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There’s something marvelous about standing outside on a summer night and watching a storm front roll in. The thick clouds block out the glow of the moon and stars above, and everything is wrapped in heavy darkness. Then, for a brief moment, that darkness is shattered as lightning streaks across the sky with blinding brilliance. Even as it vanishes, the lasting impression does not, and its brightness is imprinted on the mind’s eye. Within inanimate creation there is no better symbol of charity than lightning. Poetically, Solomon gazed upward as he described love this way: “Its flashes are flashes of fire, the very flame of the Lord” (Song 8:6).

The artistry of inanimate creation is not the only picture we have of the Lord’s flame and fire. Jesus, who is true Light of true Light, entered this sin-darkened world and brightly shone the love of God. In His physical departure, the lasting impression of that love is imprinted by the Holy Spirit on the hearts of God’s children. Jesus commands: “Just as I have loved you, you also are to love one another” (John 13:34).

It would be hard to exaggerate the significance of charity. It is from love that God bestowed His grace on His people (Eph. 1:4–5). It’s His love that gives rise to our love (1 John 4:10–11). It’s evidence of the Spirit’s life within (Gal. 5:22). It nourishes godliness in our hearts (Eph. 3:17). It’s the pathway we walk (Eph. 5:2), the contemplation for our mind (Phil. 4:8), the bridle for our tongue (Eph. 4:15), our protection in darkness (1 Thess. 5:8), the bond of our fellowship (Col. 2:2), and the measure of Christian perfection (1 John 4:18). Charity is, as Paul said, not only an excellent way but the most excellent way (1 Cor. 12:31–13:13).

One of the urgent needs of Christianity in this time is giving a right definition to love. Love isn’t self-determined, and much of what is called “love” isn’t love at all. Rather than turn to the noise of this world to tell us what love is, we must turn to God who properly defines love. Even here, however, defining charity can be a challenge because love has many aspects and expressions, and a correct definition would need to unify them all. Jonathan Edwards reflected on this when he wrote that Christian charity “is one as to its principle, whatever the object about which it is exercised; it is from the same spring or fountain in the heart, though it may flow out in different channels and diverse directions.” Challenging as it can be, the Bible gives us different angles to help us see the brightness of this thing called love. So, what is love?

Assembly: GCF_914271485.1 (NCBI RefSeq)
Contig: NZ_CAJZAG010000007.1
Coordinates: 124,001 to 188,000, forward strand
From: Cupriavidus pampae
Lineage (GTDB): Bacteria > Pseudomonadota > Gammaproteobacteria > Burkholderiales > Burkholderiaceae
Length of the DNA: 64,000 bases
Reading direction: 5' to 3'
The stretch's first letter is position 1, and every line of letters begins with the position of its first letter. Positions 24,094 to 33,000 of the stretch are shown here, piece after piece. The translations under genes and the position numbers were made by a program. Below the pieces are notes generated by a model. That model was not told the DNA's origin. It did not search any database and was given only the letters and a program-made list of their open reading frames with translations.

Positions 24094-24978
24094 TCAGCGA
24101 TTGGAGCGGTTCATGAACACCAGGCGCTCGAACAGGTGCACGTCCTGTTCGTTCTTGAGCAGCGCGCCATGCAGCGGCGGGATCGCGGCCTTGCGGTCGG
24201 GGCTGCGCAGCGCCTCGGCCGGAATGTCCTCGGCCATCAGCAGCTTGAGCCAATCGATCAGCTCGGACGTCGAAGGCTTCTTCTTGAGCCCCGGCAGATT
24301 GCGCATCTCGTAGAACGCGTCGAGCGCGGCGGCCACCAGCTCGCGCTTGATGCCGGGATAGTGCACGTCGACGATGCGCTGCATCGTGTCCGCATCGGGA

Love’s source is God Himself, and in showing us love He gives us a capacity to express charity; returning that love to Him and others.

We might answer the question propositionally. John wrote: “God is love” (1 John 4:8). This is easily misunderstood if we think this means that love alone is the center or core of God’s being and His other attributes are peripheral. God is all that He is without change or parts, and He is love.

We might also answer the question relationally. Jesus taught that love to God and love to neighbor are the greatest and second commandment (Mark 12:30–31). Love is to characterize our relationship to God through Jesus Christ. Because we are united to Him, charity must also characterize the same in our relationships with those who bear His image. In this, love is upward and outward focused and characterizes every single relationship in our lives—marriage, parenting, friendship, and fellowship.

We might also answer the question holistically. We cannot think of love as distinct from the category of God’s moral law. Paul wrote: “Love is the fulfilling of the law” (Rom. 13:10). That doesn’t mean the Old Testament church had the Ten Commandments and now, in Christ, we have exchanged the commands for love. No, the Apostle is saying that love expresses itself (still today) in keeping those same commandments (cf. John 14:15). Love to God is demonstrated in keeping the first four commandments, and love to neighbor in the other six.

We might also answer the question definitionally. Paul told the church in Corinth that without charity he is “nothing” and profits nothing (see 1 Cor. 13, KJV). He went on to define charity by both what it is and what it isn’t. Paul’s definition gets us beyond the idea that love is only an affection or an emotion. Charity is a disposition that tangibly seeks out the good and well-being of the one who is loved.

We might also answer the question illustratively. Jesus said: “Greater love has no one than this, that someone lay down his life for his friends” (John 15:13). None have illustrated that more than Christ Jesus—the only begotten and beloved Son of the Father, who in loving selflessness fulfilled the law and endured the cross for the sins of His people: “Love so amazing, so divine, demands my soul, my life, my all.”1

Love’s source is God Himself, and in showing us love He gives us a capacity to express charity; returning that love to Him and others. Praise God that He hasn’t left us fumbling in the darkness but has ultimately displayed His love for us—and the true model of love—in Jesus Christ, the light of the world.

This article is part of the Virtues and Vices collection.

  1. Isaac Watts, “When I Survey the Wondrous Cross.”